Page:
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12/21/2012 - NFPA: Don't let a Christmas tree fire ruin your holiday


Several safety measures ought to be taken when putting up Christmas trees.

While the stockings may be "hung by the chimney with care," as the song says, no holiday season is complete without the Christmas tree. But each year, whether through far too elaborate decoration schemes, improper placement or infrequent watering, a considerable number of homeowner's insurance claims are filed resulting from Christmas trees that catch fire.

According to property insurance data from the National Fire Protection Association, between 2005 and 2009, fire officials responded to an average of nearly 250 home fires during the holiday period, all of which resulted from Christmas trees that had caught fire. Not only did these cause nearly $17 million in property losses, on average, but 27 injuries transpired and 13 people each year lost their lives.

While Christmas tree fires are rare when it comes to the primary causes of structure fires, they nonetheless can be quite serious, mainly because Christmas trees are extremely flammable. The NFPA has performed a number of demonstrations, showing how a small spark can result in a huge conflagration of a fire. This may explain why one in 18 reported fires that began with a Christmas tree resulted in a person's serious injury or death.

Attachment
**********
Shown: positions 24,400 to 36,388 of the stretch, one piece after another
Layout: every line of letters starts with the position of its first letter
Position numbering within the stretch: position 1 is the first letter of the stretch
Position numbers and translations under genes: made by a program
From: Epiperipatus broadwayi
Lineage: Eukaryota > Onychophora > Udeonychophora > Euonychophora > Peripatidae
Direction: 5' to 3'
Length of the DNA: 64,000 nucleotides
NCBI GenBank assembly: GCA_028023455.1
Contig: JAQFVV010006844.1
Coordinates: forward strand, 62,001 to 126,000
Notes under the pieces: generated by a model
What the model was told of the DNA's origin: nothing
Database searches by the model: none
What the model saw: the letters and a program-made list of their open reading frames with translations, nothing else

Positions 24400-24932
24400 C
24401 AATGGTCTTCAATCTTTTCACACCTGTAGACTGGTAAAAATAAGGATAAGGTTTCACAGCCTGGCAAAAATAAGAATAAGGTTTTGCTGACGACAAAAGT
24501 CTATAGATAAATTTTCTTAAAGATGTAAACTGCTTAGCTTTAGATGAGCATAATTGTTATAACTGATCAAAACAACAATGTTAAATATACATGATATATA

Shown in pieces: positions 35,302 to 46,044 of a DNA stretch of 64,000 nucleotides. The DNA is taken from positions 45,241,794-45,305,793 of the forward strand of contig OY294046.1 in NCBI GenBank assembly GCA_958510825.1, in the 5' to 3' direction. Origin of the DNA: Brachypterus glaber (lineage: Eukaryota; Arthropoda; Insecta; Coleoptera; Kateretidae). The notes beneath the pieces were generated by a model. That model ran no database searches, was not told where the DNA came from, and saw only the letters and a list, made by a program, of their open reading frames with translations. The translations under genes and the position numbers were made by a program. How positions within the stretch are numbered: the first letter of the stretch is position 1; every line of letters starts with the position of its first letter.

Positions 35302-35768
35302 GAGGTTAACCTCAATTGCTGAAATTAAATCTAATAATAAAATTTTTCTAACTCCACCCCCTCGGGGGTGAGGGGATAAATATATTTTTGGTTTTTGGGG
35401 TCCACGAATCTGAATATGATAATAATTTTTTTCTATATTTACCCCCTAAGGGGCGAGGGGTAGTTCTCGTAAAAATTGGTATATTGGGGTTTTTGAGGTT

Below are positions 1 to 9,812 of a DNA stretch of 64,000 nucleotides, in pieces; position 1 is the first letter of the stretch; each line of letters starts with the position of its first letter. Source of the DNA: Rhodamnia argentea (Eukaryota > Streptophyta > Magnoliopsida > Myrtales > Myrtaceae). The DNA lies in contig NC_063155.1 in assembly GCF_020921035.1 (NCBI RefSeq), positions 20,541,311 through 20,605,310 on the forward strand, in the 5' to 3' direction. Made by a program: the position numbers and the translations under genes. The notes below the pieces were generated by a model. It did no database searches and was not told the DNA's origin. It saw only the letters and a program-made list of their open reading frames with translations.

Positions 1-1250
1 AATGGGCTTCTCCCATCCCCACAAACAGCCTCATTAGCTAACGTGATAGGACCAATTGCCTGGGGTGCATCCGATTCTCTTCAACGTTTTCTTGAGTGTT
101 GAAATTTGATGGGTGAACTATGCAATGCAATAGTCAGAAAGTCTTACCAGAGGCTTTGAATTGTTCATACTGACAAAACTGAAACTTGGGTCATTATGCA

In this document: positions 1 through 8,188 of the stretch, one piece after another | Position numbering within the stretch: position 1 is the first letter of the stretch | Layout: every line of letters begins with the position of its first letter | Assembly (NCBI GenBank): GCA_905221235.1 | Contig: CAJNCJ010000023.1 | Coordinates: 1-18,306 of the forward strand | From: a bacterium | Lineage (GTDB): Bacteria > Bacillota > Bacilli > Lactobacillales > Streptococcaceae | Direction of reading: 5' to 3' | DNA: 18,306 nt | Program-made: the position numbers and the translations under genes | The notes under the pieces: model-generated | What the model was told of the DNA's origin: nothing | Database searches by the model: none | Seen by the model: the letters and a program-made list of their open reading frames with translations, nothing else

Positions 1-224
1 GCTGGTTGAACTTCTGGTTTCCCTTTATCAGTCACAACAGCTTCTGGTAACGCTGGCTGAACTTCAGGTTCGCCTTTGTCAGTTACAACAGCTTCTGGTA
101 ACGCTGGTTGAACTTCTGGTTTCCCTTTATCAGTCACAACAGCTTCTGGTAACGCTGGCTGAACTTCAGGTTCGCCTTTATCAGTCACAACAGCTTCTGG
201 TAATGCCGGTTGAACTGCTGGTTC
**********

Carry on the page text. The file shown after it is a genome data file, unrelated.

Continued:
Beware nearby heating sources when setting up tree
These fires occur for a variety of reasons. However, a sizeable portion of these accidents - one in every five, in fact - results because the tree was set up near a heating source, such as a radiator, space heater or fireplace, according to the NFPA. When setting up a Christmas tree, safety experts advise families to ensure there's plenty of space surrounding the tree so that it's not at risk for fire.

But these fires can also occur after the holiday is through and many of the decorations have been put away. NFPA notes that in 50% of cases, Christmas tree fires occurred in January. Fire officers say that once Christmas is over, homeowners will think little of how they dispose of their trees. Tossing a tree in a brush pile, for instance, may seem innocent enough, but if the pile is too close to a residence and a bonfire is started, the quick nature in which the flame can build may cause a neighboring structure to catch fire.

Safety experts say families can avoid these fires by watering their trees regularly, always turning the lights off when going to bed and disposing of Christmas trees properly, such as by placing it along with other trash items so that waste management can pick it up.


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